Illinois is the sixth most populated state in the United States. Illinois has an incredible 262 state parks that you can enjoy! You'll find a place you can picnic on quiet rivers.
You'll find white water rafting, kayaking, rock faces for climbing and eagles in their native habitat. Illinois has some of the best fly fishing in the Midwest.
Illinois's parks and forests offer varied opportunities for outdoor recreation. Many miles of abandoned railroad right-of-way, both urban and rural, have become improved hiking and biking trails.
Sandy beaches along Lake Michigan provide attractions for swimming and other water-oriented sports. The state's long, cold winters and abundant snow in its northern sections make winter sports such as ice skating and skiing popular.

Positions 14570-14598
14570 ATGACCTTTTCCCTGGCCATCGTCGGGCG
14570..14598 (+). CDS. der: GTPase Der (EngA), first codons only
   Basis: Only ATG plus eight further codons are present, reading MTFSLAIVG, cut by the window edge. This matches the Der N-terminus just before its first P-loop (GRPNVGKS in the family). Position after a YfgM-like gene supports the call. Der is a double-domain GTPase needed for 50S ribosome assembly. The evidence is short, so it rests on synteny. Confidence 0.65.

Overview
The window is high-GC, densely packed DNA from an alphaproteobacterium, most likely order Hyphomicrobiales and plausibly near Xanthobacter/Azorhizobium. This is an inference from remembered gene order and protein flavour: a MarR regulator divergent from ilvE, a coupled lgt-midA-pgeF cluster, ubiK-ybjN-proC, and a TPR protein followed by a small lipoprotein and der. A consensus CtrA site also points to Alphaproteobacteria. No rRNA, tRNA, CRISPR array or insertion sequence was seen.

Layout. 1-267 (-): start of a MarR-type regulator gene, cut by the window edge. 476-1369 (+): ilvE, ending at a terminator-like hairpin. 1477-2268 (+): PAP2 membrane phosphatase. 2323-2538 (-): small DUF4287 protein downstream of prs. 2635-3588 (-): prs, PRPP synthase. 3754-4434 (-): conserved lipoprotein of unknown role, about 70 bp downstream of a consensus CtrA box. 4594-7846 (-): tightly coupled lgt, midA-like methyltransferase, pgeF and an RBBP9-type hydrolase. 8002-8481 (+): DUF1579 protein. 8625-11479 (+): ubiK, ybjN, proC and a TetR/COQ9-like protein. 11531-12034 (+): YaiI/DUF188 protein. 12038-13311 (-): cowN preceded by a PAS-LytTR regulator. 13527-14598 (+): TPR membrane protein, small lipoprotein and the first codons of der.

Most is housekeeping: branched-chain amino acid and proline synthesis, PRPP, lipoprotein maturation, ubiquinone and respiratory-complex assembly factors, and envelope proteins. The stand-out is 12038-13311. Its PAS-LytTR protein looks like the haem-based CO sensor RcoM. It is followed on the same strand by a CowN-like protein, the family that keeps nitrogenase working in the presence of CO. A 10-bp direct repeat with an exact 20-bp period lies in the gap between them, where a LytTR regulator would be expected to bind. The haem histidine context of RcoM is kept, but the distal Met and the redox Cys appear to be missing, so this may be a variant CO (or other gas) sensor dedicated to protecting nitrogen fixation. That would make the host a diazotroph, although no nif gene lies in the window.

Dickson Mounds Museum, a branch of the Illinois State Museum and a National Historic Site, is one of the major on-site archaeological museums in the United States. It offers a unique opportunity to explore the world of the American Indian in an awe inspiring journey through 12,000 years of human experience in the Illinois River Valley.
Chicago---The Big City -- with its tall skyscrapers, wheeling and dealing commodities traders and no-nonsense residents -- has three-quarters of the state's population in its orbit. But beyond the last Windy City suburb is another Illinois, a vast prairie of productive farms, picturesque cities and towns rich in history.
The capital, Springfield, honors in countless ways its most famous citizen, Abraham Lincoln. To the west, the old river town of Galena retains a Civil War-era feel and is filled with bed and breakfast inns. Collinsville's ancient Cahokia Mounds reflect the deep, native roots of Illinois. And flatlands give way in the south to rolling hills, limestone bluffs, lakes and a national forest running the width of the state.